The OneCoin Story: Pyramid Scheme, Scam And Murders

The OneCoin Story: Pyramid Scheme, Scam And Murders

In 2014 Ruja Ignatova, a Bulgarian businesswoman, launched a new cryptocurrency, precisely OneCoin. In a few years, over 3 million people have chosen to believe in this product.
His disappearance in 2017 gave rise to a sort of myth around his figure, thanks also to the BBC series "The Missing Cryptoqueen".
Until 2019, OneCoin was very active on the market, then a gigantic scam was discovered that brought several people to prison and on the run (for scams and recycling). There is talk of about $ 4 billion from investors originating in 175 countries.
OneCoin was a multi-level marketing network where investors bought cryptocurrency packages (tokens and marketing materials) and also received commissions for recruiting other members.
The promise was that these virtual currencies could be exchanged for real money and that, in the same way, shops and restaurants would accept OneCoin as a payment.
The sites linked to OneCoin Ltd, a company based in Bulgaria, continued to operate on the market denying all offenses until December 2019.
On November 25, 2019, after three weeks of trial, U.S. lawyer Mark Scott was found guilty of money laundering and fraud. Between the end of 2015 and the middle of 2017, the man would have laundered $ 400 million on behalf of Ignatova.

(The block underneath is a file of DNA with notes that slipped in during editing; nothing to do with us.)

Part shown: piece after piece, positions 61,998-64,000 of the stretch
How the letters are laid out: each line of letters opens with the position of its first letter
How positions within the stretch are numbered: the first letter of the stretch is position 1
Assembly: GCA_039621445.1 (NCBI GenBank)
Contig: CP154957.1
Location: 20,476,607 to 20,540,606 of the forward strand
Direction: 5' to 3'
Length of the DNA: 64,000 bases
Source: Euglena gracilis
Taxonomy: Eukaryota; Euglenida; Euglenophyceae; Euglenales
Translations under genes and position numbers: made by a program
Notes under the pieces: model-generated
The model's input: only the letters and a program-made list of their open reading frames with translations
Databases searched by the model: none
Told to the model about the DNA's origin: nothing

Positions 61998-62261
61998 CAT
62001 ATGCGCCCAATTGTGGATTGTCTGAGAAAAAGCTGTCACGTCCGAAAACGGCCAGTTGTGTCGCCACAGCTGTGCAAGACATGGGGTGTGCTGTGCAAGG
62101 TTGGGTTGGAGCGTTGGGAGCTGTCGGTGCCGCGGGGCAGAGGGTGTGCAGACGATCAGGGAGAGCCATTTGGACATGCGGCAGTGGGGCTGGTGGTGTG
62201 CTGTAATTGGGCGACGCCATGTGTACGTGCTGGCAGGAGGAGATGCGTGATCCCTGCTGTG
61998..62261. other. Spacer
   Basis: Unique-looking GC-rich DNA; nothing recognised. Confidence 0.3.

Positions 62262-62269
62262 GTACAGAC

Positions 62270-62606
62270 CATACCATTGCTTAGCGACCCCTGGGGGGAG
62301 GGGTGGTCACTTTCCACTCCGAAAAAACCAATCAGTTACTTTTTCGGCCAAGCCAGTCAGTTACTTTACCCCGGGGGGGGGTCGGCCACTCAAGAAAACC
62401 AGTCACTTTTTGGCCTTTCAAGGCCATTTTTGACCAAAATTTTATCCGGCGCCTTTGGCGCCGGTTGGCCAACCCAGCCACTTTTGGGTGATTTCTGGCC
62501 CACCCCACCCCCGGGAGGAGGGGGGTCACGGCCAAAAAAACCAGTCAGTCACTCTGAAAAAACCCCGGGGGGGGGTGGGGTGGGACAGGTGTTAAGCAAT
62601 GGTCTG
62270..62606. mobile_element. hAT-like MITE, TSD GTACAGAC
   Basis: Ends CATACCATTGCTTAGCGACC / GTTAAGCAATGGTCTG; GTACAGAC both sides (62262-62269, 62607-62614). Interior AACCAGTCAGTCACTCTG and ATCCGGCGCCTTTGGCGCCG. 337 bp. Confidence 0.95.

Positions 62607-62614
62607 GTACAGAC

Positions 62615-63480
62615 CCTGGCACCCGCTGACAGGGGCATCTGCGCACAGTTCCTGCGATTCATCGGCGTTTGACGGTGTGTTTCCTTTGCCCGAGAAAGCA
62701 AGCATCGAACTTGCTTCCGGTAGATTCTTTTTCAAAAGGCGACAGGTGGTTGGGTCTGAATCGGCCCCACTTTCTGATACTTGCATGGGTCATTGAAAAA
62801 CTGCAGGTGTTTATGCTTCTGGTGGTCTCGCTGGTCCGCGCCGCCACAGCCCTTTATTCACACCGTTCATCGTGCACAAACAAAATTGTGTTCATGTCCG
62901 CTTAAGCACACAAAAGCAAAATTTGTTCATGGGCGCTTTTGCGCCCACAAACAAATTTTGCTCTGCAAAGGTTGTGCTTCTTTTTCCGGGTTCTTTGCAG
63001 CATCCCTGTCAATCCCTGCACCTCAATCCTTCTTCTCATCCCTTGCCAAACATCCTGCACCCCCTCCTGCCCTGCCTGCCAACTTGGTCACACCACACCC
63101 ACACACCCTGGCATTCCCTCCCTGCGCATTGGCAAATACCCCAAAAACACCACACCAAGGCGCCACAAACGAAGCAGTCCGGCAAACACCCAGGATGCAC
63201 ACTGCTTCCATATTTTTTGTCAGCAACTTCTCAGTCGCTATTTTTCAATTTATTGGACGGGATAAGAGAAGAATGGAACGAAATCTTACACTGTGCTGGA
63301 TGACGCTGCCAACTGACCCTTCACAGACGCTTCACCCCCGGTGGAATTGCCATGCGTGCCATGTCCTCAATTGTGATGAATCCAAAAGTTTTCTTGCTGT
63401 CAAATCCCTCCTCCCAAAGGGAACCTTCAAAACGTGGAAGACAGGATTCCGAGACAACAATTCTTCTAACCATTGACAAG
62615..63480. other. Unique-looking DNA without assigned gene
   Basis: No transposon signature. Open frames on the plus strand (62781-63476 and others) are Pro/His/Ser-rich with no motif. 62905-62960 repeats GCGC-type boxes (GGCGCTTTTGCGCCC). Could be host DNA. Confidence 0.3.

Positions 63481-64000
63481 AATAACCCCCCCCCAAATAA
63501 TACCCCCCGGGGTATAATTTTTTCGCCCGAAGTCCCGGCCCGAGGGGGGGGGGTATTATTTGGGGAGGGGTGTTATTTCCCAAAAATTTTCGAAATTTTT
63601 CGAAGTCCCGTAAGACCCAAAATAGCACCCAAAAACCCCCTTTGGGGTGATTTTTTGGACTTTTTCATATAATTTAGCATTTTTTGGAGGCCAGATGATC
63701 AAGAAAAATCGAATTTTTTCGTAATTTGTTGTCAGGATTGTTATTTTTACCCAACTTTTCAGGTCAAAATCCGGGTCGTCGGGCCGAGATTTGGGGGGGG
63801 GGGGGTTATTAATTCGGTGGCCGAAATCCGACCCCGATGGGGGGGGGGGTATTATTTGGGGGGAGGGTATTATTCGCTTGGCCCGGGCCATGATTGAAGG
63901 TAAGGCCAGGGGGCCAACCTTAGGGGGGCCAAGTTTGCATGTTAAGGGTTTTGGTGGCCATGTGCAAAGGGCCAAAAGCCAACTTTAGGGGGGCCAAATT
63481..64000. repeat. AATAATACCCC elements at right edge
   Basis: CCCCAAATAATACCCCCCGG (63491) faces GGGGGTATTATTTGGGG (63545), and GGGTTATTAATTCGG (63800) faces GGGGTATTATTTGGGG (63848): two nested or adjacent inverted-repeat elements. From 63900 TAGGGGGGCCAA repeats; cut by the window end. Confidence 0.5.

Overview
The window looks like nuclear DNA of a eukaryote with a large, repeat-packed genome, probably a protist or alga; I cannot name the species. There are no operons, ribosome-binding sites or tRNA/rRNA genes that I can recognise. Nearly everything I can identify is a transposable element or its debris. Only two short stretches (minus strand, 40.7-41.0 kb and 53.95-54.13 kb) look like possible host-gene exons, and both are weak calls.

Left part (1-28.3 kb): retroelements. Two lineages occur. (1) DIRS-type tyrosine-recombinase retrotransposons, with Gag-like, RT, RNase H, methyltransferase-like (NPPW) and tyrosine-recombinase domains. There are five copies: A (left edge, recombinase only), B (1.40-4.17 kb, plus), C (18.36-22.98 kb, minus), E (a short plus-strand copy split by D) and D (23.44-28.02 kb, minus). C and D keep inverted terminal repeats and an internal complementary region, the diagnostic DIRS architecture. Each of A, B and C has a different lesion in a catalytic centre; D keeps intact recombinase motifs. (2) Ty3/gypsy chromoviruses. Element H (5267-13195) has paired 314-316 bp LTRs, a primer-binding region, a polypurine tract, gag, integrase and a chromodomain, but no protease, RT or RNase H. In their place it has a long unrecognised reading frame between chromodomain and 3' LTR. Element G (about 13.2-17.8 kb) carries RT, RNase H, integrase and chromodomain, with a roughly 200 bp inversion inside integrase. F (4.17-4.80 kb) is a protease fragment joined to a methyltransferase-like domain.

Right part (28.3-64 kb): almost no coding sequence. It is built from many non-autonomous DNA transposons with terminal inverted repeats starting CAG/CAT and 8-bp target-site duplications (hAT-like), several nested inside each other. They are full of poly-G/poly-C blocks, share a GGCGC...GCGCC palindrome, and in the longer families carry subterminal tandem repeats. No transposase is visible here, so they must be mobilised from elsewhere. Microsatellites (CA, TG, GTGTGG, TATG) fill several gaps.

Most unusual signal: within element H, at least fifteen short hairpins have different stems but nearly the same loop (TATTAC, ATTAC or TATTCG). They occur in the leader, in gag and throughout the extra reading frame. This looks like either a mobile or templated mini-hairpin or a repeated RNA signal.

He pleaded not guilty and acted in good faith, convinced of the regularity of OneCoin's business, risking up to 50 years in prison (20 for money laundering and 30 for bank fraud). The trial was then postponed.

New York County District Attorney Cyrus Vance said in a statement: "These defendants performed an old-school pyramid scheme on a modern platform"


Konstantin Ignatov, brother of the deceased crypto-queen and co-founder of the company, testified at the trial in prison since March 2019 after being arrested at Los Angeles international airport.
Ignatov pleaded guilty to several charges, including money laundering and fraud.
OneCoin was first reported as "at risk" in September 2016, but the UK Financial Conduct Authority (FCA), which issued the notice, later removed it in August 2017.
In OneCoin, in addition to the pyramid scheme, a real blockchain was missing. This story is long to find an end, given that Oscar Brito Ibarra and Ignacio Ibarra, two important OneCoin promoters, were kidnapped and killed in Mexico on July 15, 2020.
The two men were promoting the OneCoin cryptocurrency as a payment method for a local auto company.
More specifically, Oscar Brito Ibarra, a Chilean citizen, had joined the OneCoin program as an affiliate for the first time. After promoting OneCoin for a while, Ibarra would have obtained an Argentine partner, precisely Ignacio Ibarra, involved in promoting the CLA by offering discounts for the purchase of vehicles with the OneCoin token.
The cars promised by Brito and Ibarra were never delivered to customers. Although the two men continued to promote the scam across Latin America. Around 140 people in Argentina were defrauded by the CLA in 2019, some of which lost up to $ 400,000.
The reason why Brito and Ibarra traveled to Mazatlan, Sinaloa, is unknown even though it was presumably a trip related to the CLA. The bodies of the two men were found a few days after June 20. And it appears that the murders involve local drug cartels, which increasingly deal with cryptocurrencies to launder money. It is as if it had been a showdown from illegal activities.
It appears that Brito and Ibarra were suffocated and the bodies were then found placed in suitcases and dumped in the desert.


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